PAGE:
Going to hurl again.

  19. [19] 
    ListenWhenYouHear wrote:

    JTC

    I also draw attention to the two dates mentioned for the establishment of the two bases, 1919 and 1941. Is it beyond belief that these bases were properly named to ease men from the former confederacy states into a unified American fighting force?

    Sorry, but the first base was built some 50+ years after the end of the Civil War. Those that fought in the Civil War were long past fighting age in 1919 and 1941. The naming of these bases occurred around the same time that the vast majority of statues of Confederate heroes started being erected...and it just happened to be when civil rights issues were really being focused on. Blacks started holding office and positions of power and the white community could not handle that! The naming of the bases were meant to send a not-so-subtle message to the black community: “YOU ARE NOT OUR EQUALS!”

    It's a slippery slope when you start diluting history to better suit your daily needs, you rarely achieve your goal because it always leaves a bad taste in someone's mouth. I fail to see how changing the name of US bases will ease racial tension throughout the US, in fact I think it lends credence to the myth that all White Supremacists use as their central pillar of belief, that they being systematically being reduced in stature to the secondary citizenry.

    How does taking a hard look at the lives and positions held by these historical figures — that we have honored when we named our military bases for them —so that we can reassess if that honor was truly deserving in any way act to “dilute” history? “Diluting” involves watering down the facts, not taking a much closer look at the facts.

    I would encourage you to read the speech the Mayor of New Orleans gave the day the last Confederate statue was removed from city property... powerful words!
    https://www.nytimes.com/2017/05/23/opinion/mitch-landrieus-speech-transcript.html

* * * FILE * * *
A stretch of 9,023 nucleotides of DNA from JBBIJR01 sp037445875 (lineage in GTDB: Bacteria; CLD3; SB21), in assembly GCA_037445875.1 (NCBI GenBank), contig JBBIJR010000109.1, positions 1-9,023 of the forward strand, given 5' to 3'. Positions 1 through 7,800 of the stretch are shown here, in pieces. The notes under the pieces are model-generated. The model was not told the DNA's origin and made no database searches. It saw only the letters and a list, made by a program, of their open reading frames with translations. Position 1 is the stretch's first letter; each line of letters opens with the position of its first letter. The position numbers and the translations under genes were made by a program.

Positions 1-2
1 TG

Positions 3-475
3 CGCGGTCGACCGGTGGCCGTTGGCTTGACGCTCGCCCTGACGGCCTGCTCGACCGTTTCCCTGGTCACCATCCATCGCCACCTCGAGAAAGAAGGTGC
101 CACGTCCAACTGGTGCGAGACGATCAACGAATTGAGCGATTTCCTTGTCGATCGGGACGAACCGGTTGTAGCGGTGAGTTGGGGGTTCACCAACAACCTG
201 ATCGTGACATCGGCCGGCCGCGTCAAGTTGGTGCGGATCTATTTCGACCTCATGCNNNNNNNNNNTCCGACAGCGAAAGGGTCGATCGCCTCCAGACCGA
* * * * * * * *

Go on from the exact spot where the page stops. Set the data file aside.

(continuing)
Let them have their symbolism, who cares? Now just isn't the time to bother with such things, that is unless roiling another section of US society is your intention.

    Who cares??? WHO cares? Who CARES? Those who that symbolism is intended to offend would be the most obvious answer! As a white male, I do not have a good example to relate this to....as a gay man, I have quite a few to pick from. So let’s take one that really makes my blood pressure spike when I think about it:

    I cannot honestly donate blood for others to be given when they need it to live because the AIDS epidemic of the late 80’s/early 90’s terrified the masses so much that gay people were automatically branded as “unclean” and “diseased”. The ban on blood donations from any male who identified as gay was a blanket precaution 37 years ago.... that it has remained in place is not based on facts or scientific findings... it’s a type of “symbolism” meant to remind me that some parts of our society deem me as disgusting and diseased simply because of who I choose to love...that I am an “untouchable” and that parts of society would rather die from a lack of blood than to have the blood of someone like me entering their bodies.

    But I should not demand change because it is just going to roil another section of society, is that it? Right.

  20. [20] 
    James T Canuck wrote:

    No, LWYH. And if you look back, I made reference to and indeed posted the same link to the Mayor's speech.

    You misunderstand, while I agree with an ultimate reckoning with the hard-right sentiment, now simply isn't the right time to address every concern.

    Trump must go. First.

    LL&P

  21. [21] 
    nypoet22 wrote:

    @jtc

    Is it beyond belief that these bases were properly named to ease men from the former confederacy states into a unified American fighting force?

    you say your numbers are precise. precisely what? most of 1941 was before the US started fighting, while 1919 was after the fighting stopped. World War One ended at 11am on 11 November, 1918. armistice was signed. why would former confederate states need to become a unified fighting force a year after the fighting had ended? to more effectively occupy the defeated central powers? and the H1N1 epidemic relates to the confederate generals... how exactly?

    i think you're talking about two very different time periods and trying to tie them together neatly with a bow, when they don't really connect.